Geology major purely online?

Discussion in 'General Distance Learning Discussions' started by AdAstra, Jan 17, 2007.

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  1. AdAstra

    AdAstra New Member

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    While I'm waiting for Excelsior and Charter Oak to receive and evaluate my academic transcripts, I am considering some of my potential options. One of which is a major in Geology.

    I can see that there a few lower level geology courses available online, but what is the situation when it comes to the more advanced courses in geology? Who is offering these? I've not been able to find any so far.

    Since Excelsior is offering a geology major, can I safely assume that they have some kind of arrangement with other institutions who will deliver the more advanced courses to us internet-bound students, and all will be revealed after I enrol?

    Has anyone on this board done a geology major purely online? I've used the search function, but it seems not :(
     
  2. MrLazy

    MrLazy New Member

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    Once your evaluation is completed at Excelsior, the course search feature at Excelsior's website will be tied to your evaluation summary. You will be able to choose a specific requirement and the search will show you some of the options for completing that requirement. The course search feature may not show all of the possibilities, but it might show some for each course.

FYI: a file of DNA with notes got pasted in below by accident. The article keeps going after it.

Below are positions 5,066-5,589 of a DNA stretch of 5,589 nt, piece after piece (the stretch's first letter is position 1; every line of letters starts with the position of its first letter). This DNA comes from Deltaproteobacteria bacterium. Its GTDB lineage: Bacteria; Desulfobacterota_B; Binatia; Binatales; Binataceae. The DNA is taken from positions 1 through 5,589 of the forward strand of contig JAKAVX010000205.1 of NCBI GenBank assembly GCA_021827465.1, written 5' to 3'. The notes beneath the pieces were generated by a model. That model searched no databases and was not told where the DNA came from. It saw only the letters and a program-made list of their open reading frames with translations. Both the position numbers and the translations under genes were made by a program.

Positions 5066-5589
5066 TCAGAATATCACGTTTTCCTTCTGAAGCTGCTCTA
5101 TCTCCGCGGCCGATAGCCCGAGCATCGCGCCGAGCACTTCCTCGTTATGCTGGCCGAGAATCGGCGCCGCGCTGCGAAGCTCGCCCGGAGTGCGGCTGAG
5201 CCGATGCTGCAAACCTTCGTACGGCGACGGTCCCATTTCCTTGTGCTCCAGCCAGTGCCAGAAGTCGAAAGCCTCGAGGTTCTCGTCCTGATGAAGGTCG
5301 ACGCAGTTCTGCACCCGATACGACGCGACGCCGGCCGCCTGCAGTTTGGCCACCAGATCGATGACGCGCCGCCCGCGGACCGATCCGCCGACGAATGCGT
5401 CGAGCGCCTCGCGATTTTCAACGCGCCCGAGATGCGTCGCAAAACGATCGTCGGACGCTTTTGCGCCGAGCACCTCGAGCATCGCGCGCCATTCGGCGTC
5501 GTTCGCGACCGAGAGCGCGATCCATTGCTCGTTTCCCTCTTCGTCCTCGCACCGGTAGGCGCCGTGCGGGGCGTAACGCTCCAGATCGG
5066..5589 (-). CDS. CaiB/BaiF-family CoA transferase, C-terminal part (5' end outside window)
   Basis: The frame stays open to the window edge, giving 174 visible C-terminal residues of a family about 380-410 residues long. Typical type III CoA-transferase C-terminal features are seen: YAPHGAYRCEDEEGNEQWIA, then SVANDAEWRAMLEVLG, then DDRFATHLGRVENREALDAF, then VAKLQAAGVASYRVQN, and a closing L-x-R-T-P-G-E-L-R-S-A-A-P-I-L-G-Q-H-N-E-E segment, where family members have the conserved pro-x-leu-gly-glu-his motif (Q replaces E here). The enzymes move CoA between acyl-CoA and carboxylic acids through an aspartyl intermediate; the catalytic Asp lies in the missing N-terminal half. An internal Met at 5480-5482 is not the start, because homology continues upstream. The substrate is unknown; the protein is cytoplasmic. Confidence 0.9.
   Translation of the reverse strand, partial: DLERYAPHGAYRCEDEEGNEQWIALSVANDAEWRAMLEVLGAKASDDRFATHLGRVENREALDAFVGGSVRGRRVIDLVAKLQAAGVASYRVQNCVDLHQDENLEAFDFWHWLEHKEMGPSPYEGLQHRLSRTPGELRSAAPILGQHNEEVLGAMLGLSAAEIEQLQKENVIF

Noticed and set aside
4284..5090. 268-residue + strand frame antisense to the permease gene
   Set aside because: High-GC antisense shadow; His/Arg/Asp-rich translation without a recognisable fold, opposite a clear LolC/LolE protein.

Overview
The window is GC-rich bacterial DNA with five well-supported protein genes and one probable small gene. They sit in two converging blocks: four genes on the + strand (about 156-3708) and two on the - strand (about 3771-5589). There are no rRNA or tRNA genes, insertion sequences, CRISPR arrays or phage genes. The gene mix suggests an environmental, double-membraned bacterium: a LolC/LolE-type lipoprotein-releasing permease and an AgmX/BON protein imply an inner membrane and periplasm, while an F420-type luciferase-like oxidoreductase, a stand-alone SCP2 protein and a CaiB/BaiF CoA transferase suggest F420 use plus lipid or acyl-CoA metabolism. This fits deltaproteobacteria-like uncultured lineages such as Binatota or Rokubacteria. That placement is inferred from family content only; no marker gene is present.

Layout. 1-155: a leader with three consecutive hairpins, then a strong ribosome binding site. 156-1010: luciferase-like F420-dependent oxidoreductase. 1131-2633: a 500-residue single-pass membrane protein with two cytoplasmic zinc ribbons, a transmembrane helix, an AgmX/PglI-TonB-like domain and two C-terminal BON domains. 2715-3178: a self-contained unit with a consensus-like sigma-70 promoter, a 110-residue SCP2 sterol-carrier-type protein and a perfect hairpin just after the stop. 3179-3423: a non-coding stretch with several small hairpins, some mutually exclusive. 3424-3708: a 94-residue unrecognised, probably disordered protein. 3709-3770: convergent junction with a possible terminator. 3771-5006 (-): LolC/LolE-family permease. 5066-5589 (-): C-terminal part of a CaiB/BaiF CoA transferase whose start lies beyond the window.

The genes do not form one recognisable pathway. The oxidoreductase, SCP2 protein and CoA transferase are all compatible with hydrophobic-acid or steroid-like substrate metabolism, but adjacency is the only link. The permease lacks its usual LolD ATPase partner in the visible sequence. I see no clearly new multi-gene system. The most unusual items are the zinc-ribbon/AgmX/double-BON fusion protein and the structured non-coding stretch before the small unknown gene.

Good luck,
     
  3. MrLazy

    MrLazy New Member

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    I found two options for you.

    Athabasca University
    University of Oregon

    The University of Oregon courses are session-based and the current session has already started. That means you will have to wait until March to enroll. I would call them now to indicate your interest in a particular course. Hopefully, that will encourage them to offer it next term.

    I believe the Athabasca courses can be completed at any time.

    Good luck,
     
  4. sentinel

    sentinel New Member

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    Courses at Athabasca University allow the student six months to complete the 3-credit courses and twelve months to complete the 6-credit courses. Of course, the student can complete the courses more quickly or take a little longer with an extension. The courses, unless otherwise specifically noted, allow enrollment anytime during the year with the start date the first day of the month. The tuition fees include the textbooks and are in Canadian (CAD) funds.
     
  5. CoachTurner

    CoachTurner New Member